Accused polygamist's 25 brides included four who were 15: Affidavit

The Vancouver Sun/June 30, 2009

Vancouver - Four of the 25 wives of fundamentalist Mormon leader Winston Blackmore of Bountiful, B.C., were just 15 when they were bound to him in spiritual marriages, says an affidavit filed Tuesday in his polygamy case.

Another two were 16 and three were 17, says the document, which depicts a complicated family tree.

The details were compiled by Const. Shelley Livingstone, one of the officers involved in the RCMP investigation into the polygamous community that began in 2004.

In all, it says, Blackmore has fathered 101 children with his host of wives.

The affidavit was filed in B.C. Supreme Court, where Blackmore's application for a stay on charges of practising polygamy is currently being heard.

The document alleges that among the 15-year-old brides was Lorraine Johnson, who married Blackmore, now 52, when he was 41. The first of her four children was born a year later, it says.

Johnson is one of 16 Americans who came to Canada with and without visas to marry Blackmore, according to the court document.

She was legally married in December 2005 to her "sister-wife" Shelina Palmer in a civil ceremony, it said.

At the time, it was unclear whether that was a love-match made legal in defiance of the community's beliefs or whether it was a marriage of convenience aimed at ensuring Johnson was not deported for living illegally in Canada.

Both Johnson and Palmer married Blackmore in 1998. Like Johnson, Palmer was only 15, the court document alleges.

The first of four children was born in 2000, and her second conceived only days before her 18th birthday.

The other two, who were 15 when they married Blackmore are Harmony Quinton and Christina Gallup Blackmore, according to the court document. Gallup Blackmore was the first of his celestial or plural wives in 1981.

It "wasn't long after when they had sexual relations," the RCMP constable alleges in the affidavit.

Quinton had the first of five children at 18.

Gallup Blackmore, who is now a respected midwife in Creston, B.C., has had 12 children. Her oldest is 21, the youngest was a year old when Livingstone compiled the list in 2005.

Gallup Blackmore's sister Mary Ann was 16 when she became Blackmore's third bride. Another sister, Susan, was also 16 when she was his sixth bride.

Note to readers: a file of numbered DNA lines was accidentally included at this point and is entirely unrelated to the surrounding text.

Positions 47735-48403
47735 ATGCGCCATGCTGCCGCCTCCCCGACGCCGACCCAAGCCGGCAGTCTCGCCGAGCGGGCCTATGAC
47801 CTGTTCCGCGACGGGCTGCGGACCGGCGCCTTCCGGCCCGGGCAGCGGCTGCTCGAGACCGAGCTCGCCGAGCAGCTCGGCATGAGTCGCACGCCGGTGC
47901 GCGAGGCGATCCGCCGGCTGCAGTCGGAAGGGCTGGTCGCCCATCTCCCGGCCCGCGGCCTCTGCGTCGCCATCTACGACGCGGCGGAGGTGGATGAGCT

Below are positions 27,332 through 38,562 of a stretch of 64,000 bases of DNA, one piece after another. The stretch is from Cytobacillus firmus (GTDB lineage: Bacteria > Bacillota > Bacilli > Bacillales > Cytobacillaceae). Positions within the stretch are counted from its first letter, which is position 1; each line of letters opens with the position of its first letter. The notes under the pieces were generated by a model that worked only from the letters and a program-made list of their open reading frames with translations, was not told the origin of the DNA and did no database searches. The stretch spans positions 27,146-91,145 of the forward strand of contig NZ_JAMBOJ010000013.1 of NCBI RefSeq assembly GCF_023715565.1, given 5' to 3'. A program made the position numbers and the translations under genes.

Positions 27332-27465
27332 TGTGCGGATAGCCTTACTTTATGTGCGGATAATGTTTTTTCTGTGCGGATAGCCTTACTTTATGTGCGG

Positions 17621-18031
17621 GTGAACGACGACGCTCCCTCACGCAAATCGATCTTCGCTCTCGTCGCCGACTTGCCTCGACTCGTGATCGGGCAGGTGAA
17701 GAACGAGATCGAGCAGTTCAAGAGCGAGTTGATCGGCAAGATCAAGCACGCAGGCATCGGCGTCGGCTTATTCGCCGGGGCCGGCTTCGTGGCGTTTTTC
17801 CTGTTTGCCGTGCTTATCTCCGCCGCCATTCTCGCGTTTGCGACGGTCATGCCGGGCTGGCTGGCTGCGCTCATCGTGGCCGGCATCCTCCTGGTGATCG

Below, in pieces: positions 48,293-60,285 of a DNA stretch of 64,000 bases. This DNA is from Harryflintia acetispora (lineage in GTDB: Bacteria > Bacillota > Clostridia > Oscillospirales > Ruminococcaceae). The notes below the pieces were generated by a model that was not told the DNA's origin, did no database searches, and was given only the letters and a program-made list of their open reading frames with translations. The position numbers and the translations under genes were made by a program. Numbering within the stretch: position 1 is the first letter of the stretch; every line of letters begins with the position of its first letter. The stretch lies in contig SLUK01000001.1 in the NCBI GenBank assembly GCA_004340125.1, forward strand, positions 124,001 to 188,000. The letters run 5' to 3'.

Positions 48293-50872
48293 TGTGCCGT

According to Livingstone, the RCMP investigation began after Blackmore's 11th wife - Zelpha Chatwin - spoke up at a conference in Winnipeg in February 2005 and said that her husband had been forced to marry a 15-year-old.

Chatwin was 20 on the day that she and her sister Marsha both married Blackmore. Marsha was 17. Both Chatwins have five children.

Despite RCMP having identified nine child brides, Blackmore has never been charged with sexual exploitation.

Up until 2002, Blackmore was the Canadian bishop of the Fundamentalist Church of Jesus Christ of Latter Day Saints. Since 2002, he has led a breakaway group from the FLDS, which itself is a sect unrelated to the mainstream Mormon church, which renounced polygamy in 1890.

All of the under-aged brides are named on the indictment that charges Blackmore with one count of practising polygamy.

Not named on the indictment are Aloha Alaire Oler, Cherene Palmer and Carlene Gallup Blackmore, who were all in their 50s when they married Blackmore in religious marriages. According to Livingstone, each of them said they were "not like a real wife."

Others not listed on the indictment are Shirley Black and Catherine Broadbent. Both left Bountiful in 2002. Black's age was not listed, while Broadbent was 17 when she was sent to Canada to marry Blackmore, the document alleges.

Of the wives, seven were Americans and one was a landed immigrant.

Livingstone's affidavit indicates Blackmore and his wives all agreed to co-operate in the RCMP investigation and all came freely to interviews. The list of 25 names was compiled after interviewing all of the wives and Blackmore himself. Blackmore, she notes, confirmed the names of the wives on Sept. 26, 2005.

But on Tuesday, Blackmore said some ages of the wives when they were married are wrong.

In the past, Blackmore has admitted to having married "several" teens including some who were "just barely" under 16.

"There was one that was (under 16) and one that - that lied about her age," Blackmore told a CNN reporter in December 2006. "But that's not unusual for women, is it?"

Blackmore has long contended that the charter guarantee of religious freedom protects polygamy.

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